Sheila Nevins, who stepped down as president of HBO Documentary Films earlier this year, accepted the Fred Dressler Leadership Award at the Mirror Awards, which recognizes excellence in media industry reporting. In her speech she said she planned to “talk about ageism and then we’ll get out of here.” (She ended by hilariously giving out her phone number and thanking the crowd for “the support.”)
“I am at the moment retired and I thought that would be a good thing,” she said. “Except then I looked it up, and it said — among other things, like gardening and cooking, none of which I know how to do — it also said that I would be able to do all the things that I was never able to do,” Nevins said. “Well, I’ve been able through work to do all the things I ever really want to do. Not wanted, but want. And so I will say that the word retirement should be replaced and ageism should be a new frontier for us. Come on, we can think. Maybe I don’t know your name, but I know what you’re about. Anyway, my number is…”
Awards for Best Profile went to Lois Parshley of Pacific Standard; Best Single Article/Story went to The New York Times’ Jim Rutenberg (“I picked the wrong day to start day drinking,” he quipped while accepting the award); Best Commentary went to Politico’s Jack Shafer and Tucker Doherty for “The Media Bubble Is Worse Than You Think,” and Best In-Depth/Enterprise Reporting was shared by The New Yorker’s Ronan Farrow and a team of New York Times reporters for the two outlets’ explosive reporting on Harvey Weinstein.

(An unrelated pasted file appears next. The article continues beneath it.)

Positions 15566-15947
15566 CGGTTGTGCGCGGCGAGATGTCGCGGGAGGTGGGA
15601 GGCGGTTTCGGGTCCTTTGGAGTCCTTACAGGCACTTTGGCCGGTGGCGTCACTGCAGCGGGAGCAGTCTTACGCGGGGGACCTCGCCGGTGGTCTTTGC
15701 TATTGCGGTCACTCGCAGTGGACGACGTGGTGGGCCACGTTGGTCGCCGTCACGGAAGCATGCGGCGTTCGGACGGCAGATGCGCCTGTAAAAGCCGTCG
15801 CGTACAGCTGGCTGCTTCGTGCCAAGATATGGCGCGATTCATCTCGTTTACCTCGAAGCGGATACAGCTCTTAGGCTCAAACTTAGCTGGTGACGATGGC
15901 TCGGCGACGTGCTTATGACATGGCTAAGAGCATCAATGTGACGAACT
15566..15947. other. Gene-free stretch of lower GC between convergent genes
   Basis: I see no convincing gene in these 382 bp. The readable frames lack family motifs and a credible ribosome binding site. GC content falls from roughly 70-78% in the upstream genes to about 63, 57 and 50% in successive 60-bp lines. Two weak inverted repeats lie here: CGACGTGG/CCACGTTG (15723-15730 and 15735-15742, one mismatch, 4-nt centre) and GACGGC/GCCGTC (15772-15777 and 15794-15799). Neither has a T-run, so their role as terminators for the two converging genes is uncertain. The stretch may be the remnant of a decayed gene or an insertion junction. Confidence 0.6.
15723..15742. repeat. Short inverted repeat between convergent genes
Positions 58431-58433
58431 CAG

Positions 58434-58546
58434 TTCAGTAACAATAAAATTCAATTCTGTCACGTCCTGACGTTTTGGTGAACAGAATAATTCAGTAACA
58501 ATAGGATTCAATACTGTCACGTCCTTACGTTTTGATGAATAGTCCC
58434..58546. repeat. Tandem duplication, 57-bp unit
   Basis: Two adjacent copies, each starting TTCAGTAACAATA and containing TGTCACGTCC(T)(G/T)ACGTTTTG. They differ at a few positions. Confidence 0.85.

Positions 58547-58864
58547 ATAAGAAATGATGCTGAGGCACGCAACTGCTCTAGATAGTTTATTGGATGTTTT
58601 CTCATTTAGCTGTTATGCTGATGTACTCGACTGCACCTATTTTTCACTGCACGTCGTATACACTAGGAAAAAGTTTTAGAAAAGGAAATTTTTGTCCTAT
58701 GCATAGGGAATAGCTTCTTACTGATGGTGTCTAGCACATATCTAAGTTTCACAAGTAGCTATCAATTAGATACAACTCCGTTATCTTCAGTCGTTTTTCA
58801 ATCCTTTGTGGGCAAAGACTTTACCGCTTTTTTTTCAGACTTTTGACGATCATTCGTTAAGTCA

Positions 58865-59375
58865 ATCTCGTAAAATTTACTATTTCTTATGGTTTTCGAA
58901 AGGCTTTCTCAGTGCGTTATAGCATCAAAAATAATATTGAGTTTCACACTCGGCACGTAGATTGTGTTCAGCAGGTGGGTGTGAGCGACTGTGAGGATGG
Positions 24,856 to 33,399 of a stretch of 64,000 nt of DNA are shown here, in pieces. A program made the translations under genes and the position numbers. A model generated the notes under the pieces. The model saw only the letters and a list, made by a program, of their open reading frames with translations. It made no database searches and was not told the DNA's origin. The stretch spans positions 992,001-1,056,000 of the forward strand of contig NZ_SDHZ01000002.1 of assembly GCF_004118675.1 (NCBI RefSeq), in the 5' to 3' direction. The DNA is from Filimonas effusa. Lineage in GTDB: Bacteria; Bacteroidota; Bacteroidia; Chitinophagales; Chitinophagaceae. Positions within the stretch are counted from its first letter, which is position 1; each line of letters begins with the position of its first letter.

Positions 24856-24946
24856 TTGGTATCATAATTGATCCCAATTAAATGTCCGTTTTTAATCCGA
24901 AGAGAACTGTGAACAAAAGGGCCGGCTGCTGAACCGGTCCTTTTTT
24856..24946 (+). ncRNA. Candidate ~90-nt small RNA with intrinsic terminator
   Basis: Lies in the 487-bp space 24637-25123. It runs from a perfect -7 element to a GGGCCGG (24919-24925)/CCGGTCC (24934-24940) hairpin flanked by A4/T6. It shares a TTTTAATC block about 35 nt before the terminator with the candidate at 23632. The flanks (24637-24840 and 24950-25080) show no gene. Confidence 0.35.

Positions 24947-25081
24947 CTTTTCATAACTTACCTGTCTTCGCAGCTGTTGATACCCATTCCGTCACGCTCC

In keeping with the big themes of the past year, two new categories were created: Best Story on Fake News, which went to Amanda Robb for her stories in Rolling Stone and Reveal, and Best Story on Sexual Misconduct in the Media Industry, which went to Amy Brittain and Irin Carmon for their Washington Post story on Charlie Rose’s sexual misconduct.
— ELC (@erinleecarr) June 14, 2018